This story of trying to find holiday adventure in Sacramento appeared in today’s Sacramento News & Review. I guess the SN&R is one of the sponsors for the creepy carnival I’m talking about. Oops. Christmas in Sacramento, by the way, is like Kwanzaa in Tennessee.
During dinner, my friend leaned over and asked if I’d been to the creepy carnival. I hadn’t, but was intrigued. “It’s empty and there’s a Ferris wheel,” she whispered. The way she said “Ferris wheel” and made a mysterious face was supposed to indicate its creepiness. I’ll note that my friend just got out of rehab, and she’s still kind of loopy, so I decided to check it out for myself. Plus, I’ve been holed up in my house for weeks—writing, watching reality television and visiting celebrity gossip sites—and I desperately needed an outdoor activity.
It turned out that she was talking about the Carnival at St. Rose at the K Street Mall, so I went one evening with my parents, fiancée and little sister—who, when we arrived, made a checklist of the weirdness, which included: lack of people, a Zoltar fortune-teller machine and gigantic decorative lollipops.
“It’s making me sad,” my little sister concluded.
Yeah, there were seven other people there, but I didn’t think it was all that creepy—and the Christmas lights on K Street were actually kind of charming. Although, the more I thought about it, the odd carnival gave off a slight French film vibe: suicidal clowns, bipolar prostitutes, that kind of thing.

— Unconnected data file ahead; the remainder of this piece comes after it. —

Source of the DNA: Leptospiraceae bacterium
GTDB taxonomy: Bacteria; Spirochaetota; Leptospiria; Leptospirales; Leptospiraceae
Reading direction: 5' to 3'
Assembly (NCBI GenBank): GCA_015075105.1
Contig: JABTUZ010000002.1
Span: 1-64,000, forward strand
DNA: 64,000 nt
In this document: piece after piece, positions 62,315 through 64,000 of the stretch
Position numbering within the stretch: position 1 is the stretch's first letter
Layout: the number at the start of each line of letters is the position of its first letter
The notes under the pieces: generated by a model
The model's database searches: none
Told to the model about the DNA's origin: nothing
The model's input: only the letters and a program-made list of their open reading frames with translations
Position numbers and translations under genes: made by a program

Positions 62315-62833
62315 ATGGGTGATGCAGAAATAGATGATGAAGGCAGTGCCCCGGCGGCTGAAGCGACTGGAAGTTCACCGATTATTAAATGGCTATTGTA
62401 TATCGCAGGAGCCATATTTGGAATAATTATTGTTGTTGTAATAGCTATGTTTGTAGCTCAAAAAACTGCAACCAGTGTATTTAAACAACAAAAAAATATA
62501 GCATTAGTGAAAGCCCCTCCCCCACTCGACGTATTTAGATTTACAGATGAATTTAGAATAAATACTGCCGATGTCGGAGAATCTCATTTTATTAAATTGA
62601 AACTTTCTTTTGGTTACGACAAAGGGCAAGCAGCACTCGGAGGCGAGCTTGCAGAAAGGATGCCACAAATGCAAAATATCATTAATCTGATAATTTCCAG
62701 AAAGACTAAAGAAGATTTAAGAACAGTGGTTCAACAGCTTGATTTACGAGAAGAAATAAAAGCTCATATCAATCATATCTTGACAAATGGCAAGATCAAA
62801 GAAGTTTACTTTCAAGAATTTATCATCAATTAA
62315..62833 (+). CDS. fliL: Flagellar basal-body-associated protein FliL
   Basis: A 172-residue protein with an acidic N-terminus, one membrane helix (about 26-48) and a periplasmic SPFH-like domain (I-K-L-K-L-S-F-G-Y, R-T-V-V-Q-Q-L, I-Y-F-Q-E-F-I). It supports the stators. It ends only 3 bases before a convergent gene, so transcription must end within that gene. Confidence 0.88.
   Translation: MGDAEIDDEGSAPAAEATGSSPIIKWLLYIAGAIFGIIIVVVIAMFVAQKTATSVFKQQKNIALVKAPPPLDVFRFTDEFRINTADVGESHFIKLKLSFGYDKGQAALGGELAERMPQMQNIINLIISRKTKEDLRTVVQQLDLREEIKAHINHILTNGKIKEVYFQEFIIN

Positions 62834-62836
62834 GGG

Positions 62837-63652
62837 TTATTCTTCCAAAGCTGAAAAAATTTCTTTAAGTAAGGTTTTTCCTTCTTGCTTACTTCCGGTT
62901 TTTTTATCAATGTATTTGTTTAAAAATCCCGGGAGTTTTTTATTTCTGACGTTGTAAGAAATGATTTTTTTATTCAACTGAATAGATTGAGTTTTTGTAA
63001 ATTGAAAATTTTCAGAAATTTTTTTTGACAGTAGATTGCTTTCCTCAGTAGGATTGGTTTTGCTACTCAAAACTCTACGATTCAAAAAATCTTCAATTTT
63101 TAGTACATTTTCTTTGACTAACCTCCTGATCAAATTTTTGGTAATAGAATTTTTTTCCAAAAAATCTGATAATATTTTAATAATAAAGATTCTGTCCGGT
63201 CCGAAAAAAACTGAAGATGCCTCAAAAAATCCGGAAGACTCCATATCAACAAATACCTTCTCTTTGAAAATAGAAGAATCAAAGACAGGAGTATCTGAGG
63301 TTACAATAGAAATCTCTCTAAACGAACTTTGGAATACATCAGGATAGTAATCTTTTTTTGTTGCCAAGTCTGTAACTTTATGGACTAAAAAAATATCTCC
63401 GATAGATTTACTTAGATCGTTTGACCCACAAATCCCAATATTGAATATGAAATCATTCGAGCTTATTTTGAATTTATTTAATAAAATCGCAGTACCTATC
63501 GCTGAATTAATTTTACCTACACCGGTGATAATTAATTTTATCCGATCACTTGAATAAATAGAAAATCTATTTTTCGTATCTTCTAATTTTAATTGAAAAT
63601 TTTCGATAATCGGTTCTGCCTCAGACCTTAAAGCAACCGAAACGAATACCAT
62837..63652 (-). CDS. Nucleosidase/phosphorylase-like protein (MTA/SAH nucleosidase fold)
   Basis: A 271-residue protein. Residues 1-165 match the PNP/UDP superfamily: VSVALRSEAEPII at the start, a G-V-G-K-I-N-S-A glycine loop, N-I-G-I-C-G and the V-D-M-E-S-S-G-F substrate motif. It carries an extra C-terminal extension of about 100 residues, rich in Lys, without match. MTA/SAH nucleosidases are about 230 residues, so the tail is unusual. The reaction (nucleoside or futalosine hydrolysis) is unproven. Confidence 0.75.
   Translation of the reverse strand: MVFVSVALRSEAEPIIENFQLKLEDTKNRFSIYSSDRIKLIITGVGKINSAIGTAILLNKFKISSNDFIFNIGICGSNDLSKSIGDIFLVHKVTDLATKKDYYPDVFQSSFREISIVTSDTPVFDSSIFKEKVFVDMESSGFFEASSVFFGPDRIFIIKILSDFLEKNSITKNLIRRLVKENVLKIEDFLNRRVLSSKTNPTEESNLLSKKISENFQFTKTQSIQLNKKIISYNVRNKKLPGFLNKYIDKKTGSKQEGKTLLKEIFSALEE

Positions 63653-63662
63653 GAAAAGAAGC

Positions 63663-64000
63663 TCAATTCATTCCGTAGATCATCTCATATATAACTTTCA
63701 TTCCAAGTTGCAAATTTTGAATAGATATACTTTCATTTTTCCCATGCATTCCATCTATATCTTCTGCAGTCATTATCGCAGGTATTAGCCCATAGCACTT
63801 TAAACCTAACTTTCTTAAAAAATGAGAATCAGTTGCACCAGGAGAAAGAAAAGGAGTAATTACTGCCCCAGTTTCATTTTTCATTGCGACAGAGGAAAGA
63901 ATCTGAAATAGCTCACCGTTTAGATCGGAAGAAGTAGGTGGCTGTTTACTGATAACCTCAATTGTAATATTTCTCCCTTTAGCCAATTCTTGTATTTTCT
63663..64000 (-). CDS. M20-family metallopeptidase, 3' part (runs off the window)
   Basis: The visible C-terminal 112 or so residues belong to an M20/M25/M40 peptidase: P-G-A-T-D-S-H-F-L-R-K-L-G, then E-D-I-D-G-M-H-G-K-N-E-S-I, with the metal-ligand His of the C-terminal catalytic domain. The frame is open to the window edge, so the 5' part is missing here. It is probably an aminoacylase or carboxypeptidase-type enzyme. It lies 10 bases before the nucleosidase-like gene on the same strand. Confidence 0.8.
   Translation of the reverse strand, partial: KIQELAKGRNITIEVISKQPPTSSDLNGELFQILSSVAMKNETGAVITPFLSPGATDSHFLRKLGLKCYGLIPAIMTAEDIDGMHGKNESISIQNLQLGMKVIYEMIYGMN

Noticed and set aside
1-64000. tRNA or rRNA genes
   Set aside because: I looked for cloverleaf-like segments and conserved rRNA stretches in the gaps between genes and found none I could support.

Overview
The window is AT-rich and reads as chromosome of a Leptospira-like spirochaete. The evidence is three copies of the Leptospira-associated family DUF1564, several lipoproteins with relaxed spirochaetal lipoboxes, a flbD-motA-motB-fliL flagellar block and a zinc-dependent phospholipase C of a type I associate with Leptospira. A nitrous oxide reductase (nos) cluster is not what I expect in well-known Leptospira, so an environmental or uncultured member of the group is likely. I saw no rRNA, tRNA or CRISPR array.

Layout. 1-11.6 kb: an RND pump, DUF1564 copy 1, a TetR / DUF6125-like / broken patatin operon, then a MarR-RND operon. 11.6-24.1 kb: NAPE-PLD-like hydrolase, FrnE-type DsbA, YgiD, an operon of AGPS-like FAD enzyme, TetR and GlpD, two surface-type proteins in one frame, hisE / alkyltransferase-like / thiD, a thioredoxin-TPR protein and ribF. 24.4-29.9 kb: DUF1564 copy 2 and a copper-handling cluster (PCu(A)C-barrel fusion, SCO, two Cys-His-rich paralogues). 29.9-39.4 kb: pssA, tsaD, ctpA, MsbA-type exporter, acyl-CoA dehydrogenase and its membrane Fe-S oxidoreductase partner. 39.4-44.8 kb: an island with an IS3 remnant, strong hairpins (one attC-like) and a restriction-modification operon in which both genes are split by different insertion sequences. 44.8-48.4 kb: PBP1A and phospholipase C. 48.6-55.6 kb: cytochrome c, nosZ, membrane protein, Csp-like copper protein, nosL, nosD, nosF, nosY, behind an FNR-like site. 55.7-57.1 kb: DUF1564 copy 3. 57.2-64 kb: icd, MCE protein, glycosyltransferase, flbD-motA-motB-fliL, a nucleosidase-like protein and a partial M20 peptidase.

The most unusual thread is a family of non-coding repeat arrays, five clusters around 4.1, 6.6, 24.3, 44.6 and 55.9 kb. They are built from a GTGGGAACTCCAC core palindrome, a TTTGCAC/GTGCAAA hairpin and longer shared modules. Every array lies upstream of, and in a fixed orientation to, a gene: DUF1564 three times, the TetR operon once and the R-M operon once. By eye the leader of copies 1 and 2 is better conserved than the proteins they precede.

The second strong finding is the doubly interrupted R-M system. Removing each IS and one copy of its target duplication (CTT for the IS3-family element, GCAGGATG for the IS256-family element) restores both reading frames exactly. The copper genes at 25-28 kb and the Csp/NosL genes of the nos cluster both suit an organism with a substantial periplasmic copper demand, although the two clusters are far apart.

A little girl walked from tent to tent and stopped at a booth that said Bath Fitter (a bathroom remodeling company).
“What do I do at this one?” she asked the attendant.
“Um, it’s a bathtub,” the attendant answered.
The little girl, at once bored and perplexed, walked quickly toward a big-ass lollipop.
We were bored and perplexed as well, so we went to Old Sac to check out the Theatre of Lights show. The Old Sac Web site promised an appearance by Mark Twain who would show us “holiday storytelling at its best” accompanied by a “symphony of lights, sounds and visual effects.”
Shortly after 6:30 p.m., Mark Twain appeared. He lip-synced to prerecorded tales about Sacramento history. Every now and then, a building lit up and Twain told a story about it. But it was a tough crowd—obviously raised on MTV and highlights clips—and it was hard to pay attention.
We slipped away toward the Delta King to watch David Sedaris’ play The SantaLand Diaries. Sedaris is obnoxious, self-important and only interesting if you listen to National Public Radio and drive a Prius—and I’m convinced that people read his books only so they can tell their friends they have a “favorite gay writer.” But I laughed twice during his play: once when the overly enthusiastic actor made a joke about a confused Chinese person and the other time when I remembered my friend’s face as she described the creepy Ferris wheel. In all, the play was about a half-hour too long and left me with the feeling of being trapped in a room with the annoying guy from work.
When I got home, I flipped open my laptop and learned that Tila Tequila got pregnant, Lil Wayne was still alive and that actress Brittany Murphy was sick and vomiting just before she died at 32 of a massive heart attack, probably induced by a combination of narcotics and anorexia.